January is pretty quiet in Prague; even the tourist areas attract little queues and there is a stillness about the place. There are so many things to see and do, but how do you comfortably go about in -8 degrees with your friend who is convinced her face has been wind burnt?
Taxi drivers = unsuspecting tour guides
Make friends/buddies/pals with your taxi driver. Our driver (nicknamed "Chiwi", much to his delight, as he was half Czech, half Kiwi), gave us some good intel on a club (indoors!) that had naked men with tattoos on one floor and fire breathing on another. It was just a shame he was our driver on the way home. Damn it.
Sounds obvious, but WRAP THE HELL UP. I definitely do not have a head for hats, but I'm talking the bobbliest hat, the longest scarf and the thickest gloves. Oh, and thermal underwear. If you're feeling more Mr Bean's Holiday and less Audrey and her headscarf, style it out with some lippy. Future you, stood at the top of the Astronomical Clock (also known as Old Town Hall Tower), or Petrin Tower, will be soooo thankful.
Remember: ice is slippery AF
Speaking of the Petrin Tower, do not, I repeat DO NOT, hike up Petrin Hill in the snow unless you are a trained hiker, or wish to die an ice-related death. TBH, it would be a pretty place to die, near the top of the hill, looking upon all the red roof tops below, but ya know...
We decided to cure my friend's minor allergic reaction to grapefruit by walking up the hill in cool air, instead of grabbing the little train near most Legil (one bridge down from Charles Bridge). So much for "fresh air"; 15 minutes later, we were all holding our breaths. Every movement on the increasingly icy accent could mean slipping right back down, flat on our arses. "Okay, ladies now let's get in formation" took on a whole new meaning: formation was link arms and stand with your feet pointing out like a penguin to hinder sliding on the ice. A further 45 minutes later and we made it. Google Maps, you liar, it was not only five more minute to the top.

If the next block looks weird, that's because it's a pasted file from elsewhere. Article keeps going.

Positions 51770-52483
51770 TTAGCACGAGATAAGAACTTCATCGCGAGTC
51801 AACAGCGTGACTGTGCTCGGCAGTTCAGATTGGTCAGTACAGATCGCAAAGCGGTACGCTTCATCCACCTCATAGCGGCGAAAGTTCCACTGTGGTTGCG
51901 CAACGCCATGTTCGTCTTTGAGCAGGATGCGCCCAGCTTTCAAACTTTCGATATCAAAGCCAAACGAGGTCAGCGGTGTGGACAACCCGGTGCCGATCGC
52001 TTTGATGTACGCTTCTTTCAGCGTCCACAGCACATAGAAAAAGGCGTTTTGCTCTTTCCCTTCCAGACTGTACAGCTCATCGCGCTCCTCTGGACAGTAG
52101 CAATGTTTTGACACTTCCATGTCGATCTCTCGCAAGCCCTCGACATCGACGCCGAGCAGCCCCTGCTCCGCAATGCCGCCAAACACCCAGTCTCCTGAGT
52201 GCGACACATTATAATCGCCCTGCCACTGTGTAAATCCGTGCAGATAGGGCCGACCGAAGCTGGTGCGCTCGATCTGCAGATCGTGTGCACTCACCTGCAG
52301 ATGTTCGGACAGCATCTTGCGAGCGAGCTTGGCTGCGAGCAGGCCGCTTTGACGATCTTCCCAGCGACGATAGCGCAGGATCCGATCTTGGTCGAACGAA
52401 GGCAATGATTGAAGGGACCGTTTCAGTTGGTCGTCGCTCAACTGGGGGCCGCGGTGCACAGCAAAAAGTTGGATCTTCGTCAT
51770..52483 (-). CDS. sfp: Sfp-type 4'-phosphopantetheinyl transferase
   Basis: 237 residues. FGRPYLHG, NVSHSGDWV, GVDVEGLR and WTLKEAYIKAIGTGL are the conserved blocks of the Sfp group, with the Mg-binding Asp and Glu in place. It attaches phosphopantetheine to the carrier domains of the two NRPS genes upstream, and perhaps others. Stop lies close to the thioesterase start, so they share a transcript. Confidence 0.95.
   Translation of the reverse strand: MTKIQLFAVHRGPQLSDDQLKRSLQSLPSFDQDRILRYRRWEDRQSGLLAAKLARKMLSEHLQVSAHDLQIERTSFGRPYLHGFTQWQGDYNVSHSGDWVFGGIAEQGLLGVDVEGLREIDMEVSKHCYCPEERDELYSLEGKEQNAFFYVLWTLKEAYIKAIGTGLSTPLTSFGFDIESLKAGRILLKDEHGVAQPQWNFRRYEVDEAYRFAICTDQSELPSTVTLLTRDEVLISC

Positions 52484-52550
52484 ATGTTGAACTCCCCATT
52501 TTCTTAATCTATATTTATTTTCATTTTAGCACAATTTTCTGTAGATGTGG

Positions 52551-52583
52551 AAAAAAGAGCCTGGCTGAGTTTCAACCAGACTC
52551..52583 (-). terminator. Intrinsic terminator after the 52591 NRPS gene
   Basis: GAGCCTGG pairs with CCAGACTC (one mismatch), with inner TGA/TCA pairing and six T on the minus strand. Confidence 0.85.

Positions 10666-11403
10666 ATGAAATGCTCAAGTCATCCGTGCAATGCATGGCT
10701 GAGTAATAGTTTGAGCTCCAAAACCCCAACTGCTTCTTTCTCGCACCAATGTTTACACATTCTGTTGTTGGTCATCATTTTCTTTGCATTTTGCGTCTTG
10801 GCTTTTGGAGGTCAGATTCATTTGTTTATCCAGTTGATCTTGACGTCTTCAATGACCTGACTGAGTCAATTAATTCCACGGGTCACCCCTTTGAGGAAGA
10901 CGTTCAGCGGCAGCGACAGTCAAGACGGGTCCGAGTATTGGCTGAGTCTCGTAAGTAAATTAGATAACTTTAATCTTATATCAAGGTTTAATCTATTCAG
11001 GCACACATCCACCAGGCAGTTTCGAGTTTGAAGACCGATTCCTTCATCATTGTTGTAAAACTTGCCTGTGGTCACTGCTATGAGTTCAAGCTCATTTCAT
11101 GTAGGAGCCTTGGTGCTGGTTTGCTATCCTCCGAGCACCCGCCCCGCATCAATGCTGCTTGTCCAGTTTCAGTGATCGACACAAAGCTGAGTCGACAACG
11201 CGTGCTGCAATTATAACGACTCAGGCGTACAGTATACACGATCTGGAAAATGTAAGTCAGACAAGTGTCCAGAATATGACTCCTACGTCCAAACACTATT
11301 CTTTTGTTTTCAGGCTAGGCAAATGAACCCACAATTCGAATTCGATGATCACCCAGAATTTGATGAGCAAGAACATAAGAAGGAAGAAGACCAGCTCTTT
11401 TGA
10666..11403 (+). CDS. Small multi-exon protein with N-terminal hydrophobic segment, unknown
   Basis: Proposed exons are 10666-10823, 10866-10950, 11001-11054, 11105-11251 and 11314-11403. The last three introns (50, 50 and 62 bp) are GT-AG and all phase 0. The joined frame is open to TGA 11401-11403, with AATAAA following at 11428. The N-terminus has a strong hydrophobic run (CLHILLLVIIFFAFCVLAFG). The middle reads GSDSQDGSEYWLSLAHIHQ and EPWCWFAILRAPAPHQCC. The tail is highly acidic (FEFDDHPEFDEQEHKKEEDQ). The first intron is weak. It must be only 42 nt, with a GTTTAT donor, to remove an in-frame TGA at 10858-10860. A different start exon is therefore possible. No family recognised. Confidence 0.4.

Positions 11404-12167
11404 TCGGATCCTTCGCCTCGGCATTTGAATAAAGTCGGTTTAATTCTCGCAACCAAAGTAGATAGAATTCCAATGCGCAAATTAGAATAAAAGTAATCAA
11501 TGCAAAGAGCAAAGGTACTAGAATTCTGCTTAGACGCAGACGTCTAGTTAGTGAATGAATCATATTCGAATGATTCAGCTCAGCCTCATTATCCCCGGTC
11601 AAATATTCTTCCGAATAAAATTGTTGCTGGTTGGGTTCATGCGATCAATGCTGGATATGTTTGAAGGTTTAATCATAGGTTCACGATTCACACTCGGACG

Prague in winter is like one big Christmas market when it comes to food. Our favourite haunt across the weekend was a stall opposite the Astronomical Clock selling mulled wine for 29 czk/90p and Trdelník (a warm Czech doughnut type pastry) for 59 czk/£1.80. So warming and exactly the sustenance you need to break up a cold day's sightseeing.
Snack breaks aside, Prague's cuisine is proper comfort food. Goulash - a beef stew served in a bread bowl - dumplings, roasted duck and schnitzel appear on most menus. You can eat indoors like a sane person, or brave the outdoors like you would on a warmer holiday, armed with provided heaters and blankets . While the alcohol is far cheaper in Prague, the food is around a similar price to that in the UK.
There are so many beautiful buildings in the city. Don't just Instagram the outside; venture inside the buildings, if you can. As well as being marginally warmer, the architecture can be just as intricate, and the history just as rich. Venture into:
- The Old New Synagogue in the Jewish Quarter, the oldest preserved synagogue in Europe.
- The Castle District, which has many indoor sections to explore, including St Vitus' Cathedral and Golden Lane.
I would 100% recommend Prague as a city break and I would definitely make a return trip or two (or three)! Cheap alcohol, beautiful sights and a great vibe during winter AND summer; what's not to love?